Even if you tend to neglect Indoor Plants, you’ll have a hard time killing this resilient plant. With lots of rich foliage and tiny white flowers, the spider plant battles benzene, formaldehyde, carbon monoxide and xylene, a solvent used in the leather, rubber and printing industries. Spider plants are also easy to regrow. Just cut off one of the “spiders” and place it in a pot. Spider plants are incredibly easy to grow, but thrive in cool-to-average temperatures and prefer dry soil. Bright indirect sunlight keeps them growing best.
Also known as mother-in-law’s tongue, this plant is one of the best for filtering out formaldehyde, which is common in cleaning products, toilet paper, tissues and personal care products. Put one in the bathroom – it”ll thrive with low light and steamy humid conditions while helping filter out air pollutants. You may also want to put a couple of these sharp-leafed plants in your bedroom. Interestingly, they absorb carbon dioxide and release oxygen at night (the opposite of the process most plants follow). Sharing your room with these plants could give you a slight oxygen boost while you sleep.
Shade and weekly watering are all the peace lily needs to survive and produce blooms. It topped NASA’s list for removing all three of the most common VOCs – formaldehyde, benzene and trichloroethylene. It can also combat toluene and xylene. Peace lilies are renowned for their easy care. The peace lily is hardy, forgiving, and will even let you know when it is thirsty – look for the tell-tale droop.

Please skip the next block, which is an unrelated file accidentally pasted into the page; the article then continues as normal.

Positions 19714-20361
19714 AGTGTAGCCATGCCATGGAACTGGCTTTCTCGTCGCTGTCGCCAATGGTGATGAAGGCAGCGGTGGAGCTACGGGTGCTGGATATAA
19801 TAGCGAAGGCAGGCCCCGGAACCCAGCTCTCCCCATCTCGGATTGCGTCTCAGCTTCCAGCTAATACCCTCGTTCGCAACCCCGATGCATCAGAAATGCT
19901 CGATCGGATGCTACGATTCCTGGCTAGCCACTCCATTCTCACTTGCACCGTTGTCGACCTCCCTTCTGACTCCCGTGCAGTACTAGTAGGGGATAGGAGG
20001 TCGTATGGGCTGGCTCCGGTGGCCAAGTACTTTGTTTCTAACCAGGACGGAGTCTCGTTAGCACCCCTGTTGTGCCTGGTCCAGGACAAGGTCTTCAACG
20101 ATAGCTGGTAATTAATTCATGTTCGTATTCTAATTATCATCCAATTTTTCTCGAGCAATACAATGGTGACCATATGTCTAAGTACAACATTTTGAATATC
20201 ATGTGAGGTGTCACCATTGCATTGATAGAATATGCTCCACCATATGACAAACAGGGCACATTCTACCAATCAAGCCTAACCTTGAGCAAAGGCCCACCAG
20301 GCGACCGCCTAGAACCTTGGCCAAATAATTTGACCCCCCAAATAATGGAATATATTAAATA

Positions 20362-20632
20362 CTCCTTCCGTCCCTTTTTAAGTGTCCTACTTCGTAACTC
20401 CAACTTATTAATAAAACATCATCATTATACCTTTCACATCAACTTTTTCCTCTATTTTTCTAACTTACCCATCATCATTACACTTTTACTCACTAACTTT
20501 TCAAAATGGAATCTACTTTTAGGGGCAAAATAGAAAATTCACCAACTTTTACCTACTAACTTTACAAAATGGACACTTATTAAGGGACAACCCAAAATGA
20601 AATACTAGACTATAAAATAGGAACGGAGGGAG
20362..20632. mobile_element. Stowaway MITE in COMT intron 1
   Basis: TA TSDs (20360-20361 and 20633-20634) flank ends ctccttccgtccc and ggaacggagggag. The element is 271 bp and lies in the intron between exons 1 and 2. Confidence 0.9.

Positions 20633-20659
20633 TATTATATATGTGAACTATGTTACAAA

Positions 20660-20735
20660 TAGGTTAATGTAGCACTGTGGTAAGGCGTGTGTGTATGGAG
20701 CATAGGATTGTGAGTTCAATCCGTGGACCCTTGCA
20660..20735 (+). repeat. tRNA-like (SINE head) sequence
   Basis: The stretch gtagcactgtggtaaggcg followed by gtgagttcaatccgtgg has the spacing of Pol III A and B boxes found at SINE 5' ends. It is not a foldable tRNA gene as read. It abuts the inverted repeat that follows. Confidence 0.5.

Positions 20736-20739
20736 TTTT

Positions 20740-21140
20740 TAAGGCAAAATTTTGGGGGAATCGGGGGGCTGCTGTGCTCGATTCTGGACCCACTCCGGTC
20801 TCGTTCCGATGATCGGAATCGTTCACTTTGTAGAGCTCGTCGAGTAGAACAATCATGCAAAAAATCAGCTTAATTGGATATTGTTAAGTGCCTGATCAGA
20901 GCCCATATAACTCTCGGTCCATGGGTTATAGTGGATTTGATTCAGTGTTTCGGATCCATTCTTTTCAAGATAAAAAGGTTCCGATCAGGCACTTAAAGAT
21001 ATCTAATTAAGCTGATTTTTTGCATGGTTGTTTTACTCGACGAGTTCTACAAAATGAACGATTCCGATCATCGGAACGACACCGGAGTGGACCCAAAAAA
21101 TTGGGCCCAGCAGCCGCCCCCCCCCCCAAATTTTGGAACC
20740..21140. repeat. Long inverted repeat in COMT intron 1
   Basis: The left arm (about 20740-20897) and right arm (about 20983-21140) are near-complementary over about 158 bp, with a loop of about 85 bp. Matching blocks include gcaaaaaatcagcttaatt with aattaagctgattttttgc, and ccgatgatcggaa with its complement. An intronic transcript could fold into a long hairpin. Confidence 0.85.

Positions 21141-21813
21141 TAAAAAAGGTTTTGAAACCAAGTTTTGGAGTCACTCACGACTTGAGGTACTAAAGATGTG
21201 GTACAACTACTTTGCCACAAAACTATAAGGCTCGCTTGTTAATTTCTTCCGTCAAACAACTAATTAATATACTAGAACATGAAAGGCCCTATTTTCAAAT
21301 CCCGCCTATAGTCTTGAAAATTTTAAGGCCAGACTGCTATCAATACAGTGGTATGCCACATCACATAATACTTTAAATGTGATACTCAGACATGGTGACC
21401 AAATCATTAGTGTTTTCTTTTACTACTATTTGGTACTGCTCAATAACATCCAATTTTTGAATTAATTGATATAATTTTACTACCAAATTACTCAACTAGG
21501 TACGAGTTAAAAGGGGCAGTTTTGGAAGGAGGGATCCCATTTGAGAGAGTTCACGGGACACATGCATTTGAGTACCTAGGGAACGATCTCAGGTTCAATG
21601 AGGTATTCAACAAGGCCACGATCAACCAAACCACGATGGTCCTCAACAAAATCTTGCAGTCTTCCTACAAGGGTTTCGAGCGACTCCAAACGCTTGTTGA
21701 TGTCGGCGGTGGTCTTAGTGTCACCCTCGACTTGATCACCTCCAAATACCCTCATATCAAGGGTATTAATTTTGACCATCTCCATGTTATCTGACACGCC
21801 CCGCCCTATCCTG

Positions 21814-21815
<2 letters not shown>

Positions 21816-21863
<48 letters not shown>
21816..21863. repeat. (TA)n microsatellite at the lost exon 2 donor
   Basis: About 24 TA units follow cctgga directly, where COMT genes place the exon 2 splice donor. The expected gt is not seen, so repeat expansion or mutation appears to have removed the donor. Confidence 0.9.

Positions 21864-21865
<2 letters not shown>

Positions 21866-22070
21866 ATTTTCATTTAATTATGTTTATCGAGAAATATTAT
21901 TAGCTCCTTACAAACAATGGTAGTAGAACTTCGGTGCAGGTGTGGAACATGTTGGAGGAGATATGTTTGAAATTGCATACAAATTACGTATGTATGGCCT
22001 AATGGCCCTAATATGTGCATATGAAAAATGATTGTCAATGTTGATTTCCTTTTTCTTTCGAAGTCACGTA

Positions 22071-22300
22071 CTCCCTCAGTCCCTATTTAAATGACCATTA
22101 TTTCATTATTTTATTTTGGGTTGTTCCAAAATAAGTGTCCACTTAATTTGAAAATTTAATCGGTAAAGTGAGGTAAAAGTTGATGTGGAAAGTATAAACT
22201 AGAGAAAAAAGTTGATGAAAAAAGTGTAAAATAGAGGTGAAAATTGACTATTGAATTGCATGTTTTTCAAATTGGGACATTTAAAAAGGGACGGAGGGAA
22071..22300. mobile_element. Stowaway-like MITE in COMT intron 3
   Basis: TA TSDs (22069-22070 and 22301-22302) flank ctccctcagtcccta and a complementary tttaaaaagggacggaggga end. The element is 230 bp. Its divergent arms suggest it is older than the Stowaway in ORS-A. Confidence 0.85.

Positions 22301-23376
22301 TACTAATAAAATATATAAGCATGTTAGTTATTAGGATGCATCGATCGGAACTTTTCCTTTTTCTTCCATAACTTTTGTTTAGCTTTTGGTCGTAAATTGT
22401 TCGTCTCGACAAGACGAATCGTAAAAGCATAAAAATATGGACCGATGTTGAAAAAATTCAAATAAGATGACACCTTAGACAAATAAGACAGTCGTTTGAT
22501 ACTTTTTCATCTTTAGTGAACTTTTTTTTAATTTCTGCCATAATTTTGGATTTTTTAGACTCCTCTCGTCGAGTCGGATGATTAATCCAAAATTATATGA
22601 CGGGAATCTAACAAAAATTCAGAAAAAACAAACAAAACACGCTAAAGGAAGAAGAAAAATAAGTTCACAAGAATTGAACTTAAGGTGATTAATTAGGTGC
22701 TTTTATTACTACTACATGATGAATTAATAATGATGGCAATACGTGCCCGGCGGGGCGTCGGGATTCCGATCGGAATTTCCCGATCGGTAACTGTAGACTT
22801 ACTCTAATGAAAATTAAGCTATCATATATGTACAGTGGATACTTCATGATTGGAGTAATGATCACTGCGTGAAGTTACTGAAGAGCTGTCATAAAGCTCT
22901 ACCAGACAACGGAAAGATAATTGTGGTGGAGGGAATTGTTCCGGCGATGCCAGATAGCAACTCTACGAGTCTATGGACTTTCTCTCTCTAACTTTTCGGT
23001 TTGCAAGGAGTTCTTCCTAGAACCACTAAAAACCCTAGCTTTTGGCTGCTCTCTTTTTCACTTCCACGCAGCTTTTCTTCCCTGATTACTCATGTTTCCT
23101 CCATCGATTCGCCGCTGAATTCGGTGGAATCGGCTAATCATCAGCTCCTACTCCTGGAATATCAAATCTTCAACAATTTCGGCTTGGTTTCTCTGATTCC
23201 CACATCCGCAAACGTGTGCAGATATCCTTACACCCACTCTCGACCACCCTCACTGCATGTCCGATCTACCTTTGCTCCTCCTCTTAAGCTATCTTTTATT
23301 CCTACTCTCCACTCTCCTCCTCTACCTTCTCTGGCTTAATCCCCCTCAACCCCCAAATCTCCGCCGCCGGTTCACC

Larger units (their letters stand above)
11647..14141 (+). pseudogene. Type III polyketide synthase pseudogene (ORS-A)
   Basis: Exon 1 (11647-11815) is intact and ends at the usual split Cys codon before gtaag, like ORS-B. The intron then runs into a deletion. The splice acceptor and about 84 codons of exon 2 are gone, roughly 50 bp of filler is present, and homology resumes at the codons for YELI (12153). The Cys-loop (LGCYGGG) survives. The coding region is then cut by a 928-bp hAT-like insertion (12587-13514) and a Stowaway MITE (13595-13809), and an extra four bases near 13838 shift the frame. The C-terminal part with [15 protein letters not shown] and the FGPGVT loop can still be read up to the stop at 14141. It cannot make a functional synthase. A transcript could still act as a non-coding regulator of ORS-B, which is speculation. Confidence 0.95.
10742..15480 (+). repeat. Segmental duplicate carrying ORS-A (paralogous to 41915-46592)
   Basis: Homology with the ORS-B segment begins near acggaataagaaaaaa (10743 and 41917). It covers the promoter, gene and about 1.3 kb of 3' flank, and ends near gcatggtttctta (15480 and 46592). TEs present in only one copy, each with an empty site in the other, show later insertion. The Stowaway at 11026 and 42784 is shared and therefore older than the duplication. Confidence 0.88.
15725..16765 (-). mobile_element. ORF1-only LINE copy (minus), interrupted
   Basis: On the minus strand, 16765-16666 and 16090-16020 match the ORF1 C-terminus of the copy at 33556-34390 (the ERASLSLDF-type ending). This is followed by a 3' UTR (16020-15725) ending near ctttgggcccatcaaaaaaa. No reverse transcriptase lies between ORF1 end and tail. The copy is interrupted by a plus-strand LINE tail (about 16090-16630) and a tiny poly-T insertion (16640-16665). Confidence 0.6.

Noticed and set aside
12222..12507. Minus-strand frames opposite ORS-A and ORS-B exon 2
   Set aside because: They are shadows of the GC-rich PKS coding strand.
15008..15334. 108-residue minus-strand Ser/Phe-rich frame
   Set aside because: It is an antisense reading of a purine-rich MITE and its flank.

If ever there was a perfect plant for the black thumb, the Zanzibar is it. They have long stems covered in hundreds of round, plump, shiny green leaves (or leaflets as they are called). This virtually indestructible plant can take months of neglect and low light and still look amazing. They don’t need much water and prefer the soil to dry out between waterings.
The Golden Cane Palm has multiple bamboo-like gold-green stems and graceful fronds. Needs good drainage and high light levels; does not like temperatures under 15°C. The Golden Cane Palm was identified by NASA as being one of the best at removing formaldehyde, commonly found in carpets. It’s good for daytime oxygen production and additionally, it helps restore moisture to dry winter air.
The Foxtail Palm is a hardy, slender, tall and compact growing Australian native palm perfect for that tropical image.
The Fan Palm is a truly out of the ordinary palm. It’s beauty is deraigned from its magnificent fan-like fronds, which dominate the palm. The Fan Palm likes moist soil and – when mature is comfortable in full sun as long as the humidity is high. The Fan Palm makes an unusual plant for indoors or out and is very similar to the logo and branding for our city Cairns Regional Council.